I read somewhere that you spent time at a luthier school learning how to make a guitar. Was that the starting point for your love of woodworking?
I have it here actually. I believe that learning to make this guitar was a pivotal moment in my progression as a designer. For a long time I wanted to be a graphic designer, and that’s what I went to school for originally. Through various projects in school, though, I developed a strong interest in making physical objects. And, to me, the ultimate handmade project is a guitar. As I was learning woodworking, I became fascinated by the way a guitar was constructed and I felt like I needed to learn how to do it.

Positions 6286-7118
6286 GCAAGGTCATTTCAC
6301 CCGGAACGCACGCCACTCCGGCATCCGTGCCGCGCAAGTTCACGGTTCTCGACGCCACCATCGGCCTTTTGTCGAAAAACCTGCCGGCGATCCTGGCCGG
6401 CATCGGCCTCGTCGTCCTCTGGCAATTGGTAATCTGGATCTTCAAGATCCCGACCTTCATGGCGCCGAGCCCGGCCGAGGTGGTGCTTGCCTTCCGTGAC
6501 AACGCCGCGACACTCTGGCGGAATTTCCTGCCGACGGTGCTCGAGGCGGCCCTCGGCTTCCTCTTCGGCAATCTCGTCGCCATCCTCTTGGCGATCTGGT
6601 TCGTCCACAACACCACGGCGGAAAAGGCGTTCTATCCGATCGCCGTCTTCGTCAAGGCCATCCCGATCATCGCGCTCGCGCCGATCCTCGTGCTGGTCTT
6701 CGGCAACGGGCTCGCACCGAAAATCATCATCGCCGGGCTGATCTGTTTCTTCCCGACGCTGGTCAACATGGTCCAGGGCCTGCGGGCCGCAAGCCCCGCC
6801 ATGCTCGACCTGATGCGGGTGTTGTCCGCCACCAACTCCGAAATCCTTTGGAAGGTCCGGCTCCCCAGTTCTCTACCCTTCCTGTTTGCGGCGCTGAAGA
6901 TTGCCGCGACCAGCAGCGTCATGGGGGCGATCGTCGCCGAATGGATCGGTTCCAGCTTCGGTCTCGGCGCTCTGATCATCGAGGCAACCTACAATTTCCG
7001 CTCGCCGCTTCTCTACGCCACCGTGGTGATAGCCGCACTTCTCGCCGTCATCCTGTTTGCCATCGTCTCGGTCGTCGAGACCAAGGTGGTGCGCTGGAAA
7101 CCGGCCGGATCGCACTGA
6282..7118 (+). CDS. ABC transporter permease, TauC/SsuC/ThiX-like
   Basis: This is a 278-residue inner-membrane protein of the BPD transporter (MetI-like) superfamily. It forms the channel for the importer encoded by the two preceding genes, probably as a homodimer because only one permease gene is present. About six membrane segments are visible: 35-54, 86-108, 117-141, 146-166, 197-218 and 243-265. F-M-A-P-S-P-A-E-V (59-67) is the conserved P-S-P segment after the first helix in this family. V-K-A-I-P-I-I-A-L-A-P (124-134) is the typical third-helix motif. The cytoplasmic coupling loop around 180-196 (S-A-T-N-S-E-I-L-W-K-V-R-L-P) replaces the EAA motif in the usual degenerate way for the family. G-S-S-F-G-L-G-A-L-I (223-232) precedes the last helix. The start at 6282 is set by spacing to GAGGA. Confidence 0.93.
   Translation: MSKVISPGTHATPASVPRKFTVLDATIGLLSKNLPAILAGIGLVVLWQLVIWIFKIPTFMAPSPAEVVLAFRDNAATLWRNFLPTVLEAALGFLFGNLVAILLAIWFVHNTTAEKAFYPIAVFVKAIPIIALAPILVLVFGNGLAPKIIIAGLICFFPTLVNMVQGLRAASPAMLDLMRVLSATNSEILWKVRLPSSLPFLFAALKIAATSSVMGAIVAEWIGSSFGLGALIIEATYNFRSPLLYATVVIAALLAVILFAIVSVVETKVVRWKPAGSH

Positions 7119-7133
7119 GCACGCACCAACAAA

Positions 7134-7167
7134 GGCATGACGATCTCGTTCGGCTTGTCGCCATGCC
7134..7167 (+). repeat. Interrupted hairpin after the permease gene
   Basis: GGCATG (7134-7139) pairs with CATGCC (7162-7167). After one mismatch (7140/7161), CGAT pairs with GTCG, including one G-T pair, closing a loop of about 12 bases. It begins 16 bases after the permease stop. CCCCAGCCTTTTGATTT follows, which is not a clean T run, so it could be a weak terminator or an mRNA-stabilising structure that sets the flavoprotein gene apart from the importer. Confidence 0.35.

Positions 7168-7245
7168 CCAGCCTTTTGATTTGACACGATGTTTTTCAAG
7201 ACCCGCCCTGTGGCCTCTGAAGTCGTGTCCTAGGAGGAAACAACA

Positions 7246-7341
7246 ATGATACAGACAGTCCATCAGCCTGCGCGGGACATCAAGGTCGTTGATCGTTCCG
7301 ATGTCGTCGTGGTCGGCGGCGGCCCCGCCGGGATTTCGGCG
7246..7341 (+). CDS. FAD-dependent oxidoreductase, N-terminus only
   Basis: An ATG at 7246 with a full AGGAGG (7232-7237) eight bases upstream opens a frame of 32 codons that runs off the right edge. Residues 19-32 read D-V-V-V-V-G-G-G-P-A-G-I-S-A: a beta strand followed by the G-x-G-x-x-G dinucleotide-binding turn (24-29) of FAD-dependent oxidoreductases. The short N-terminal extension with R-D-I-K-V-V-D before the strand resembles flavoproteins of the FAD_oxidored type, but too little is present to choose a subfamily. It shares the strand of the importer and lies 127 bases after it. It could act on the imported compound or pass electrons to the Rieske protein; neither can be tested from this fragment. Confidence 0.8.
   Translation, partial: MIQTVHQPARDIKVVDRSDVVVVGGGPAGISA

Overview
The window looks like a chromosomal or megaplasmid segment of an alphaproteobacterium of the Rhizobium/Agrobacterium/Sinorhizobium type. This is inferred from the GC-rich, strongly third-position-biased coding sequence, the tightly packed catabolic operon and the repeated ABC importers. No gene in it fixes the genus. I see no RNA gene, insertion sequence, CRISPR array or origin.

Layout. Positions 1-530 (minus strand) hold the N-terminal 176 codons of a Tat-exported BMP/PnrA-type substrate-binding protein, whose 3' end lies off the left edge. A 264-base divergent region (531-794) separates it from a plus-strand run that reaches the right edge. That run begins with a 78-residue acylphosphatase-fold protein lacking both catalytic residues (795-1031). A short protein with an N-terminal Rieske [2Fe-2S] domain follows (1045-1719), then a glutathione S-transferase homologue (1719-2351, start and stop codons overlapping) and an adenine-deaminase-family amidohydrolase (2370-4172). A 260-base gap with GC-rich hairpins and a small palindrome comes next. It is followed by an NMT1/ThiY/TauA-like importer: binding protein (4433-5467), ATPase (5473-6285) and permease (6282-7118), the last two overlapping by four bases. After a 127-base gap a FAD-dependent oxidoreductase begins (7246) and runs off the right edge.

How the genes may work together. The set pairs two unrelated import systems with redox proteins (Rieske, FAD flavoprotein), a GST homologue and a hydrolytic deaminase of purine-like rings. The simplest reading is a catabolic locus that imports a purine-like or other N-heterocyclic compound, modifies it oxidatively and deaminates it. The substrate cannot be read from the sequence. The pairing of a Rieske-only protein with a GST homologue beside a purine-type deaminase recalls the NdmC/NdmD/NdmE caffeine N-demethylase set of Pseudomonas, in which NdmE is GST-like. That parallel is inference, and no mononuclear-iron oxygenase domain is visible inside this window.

The school was based in Vermont and was very intimate, just four people. You’re living on the teacher’s property in complete isolation: no reception, hardly any wifi. It’s super meditative, and all you do there is make the guitar. We worked from 8am to 8pm almost every day for an entire month. Every piece on the guitar starts as a raw material that’s scraped down to just the right thickness. The neck is fully carved, the sides are steam bent and then you build the bracing structure. The back is rosewood, because you need a stiff wood on the back and a soft wood on the front to achieve a bounce and a resonant vibration.
My favorite part of that summer was waking up, having my coffee and going into the woodshop and having that dust in the air with the morning light. You just know that you’re going to make something really fucking cool instead of a website for some urologist or something. I came back and was infected – there was no way I could go back to strictly graphic design. I learned so much just from making the guitar, about wood and its character and diversity, but also how to use a wide variety of tools.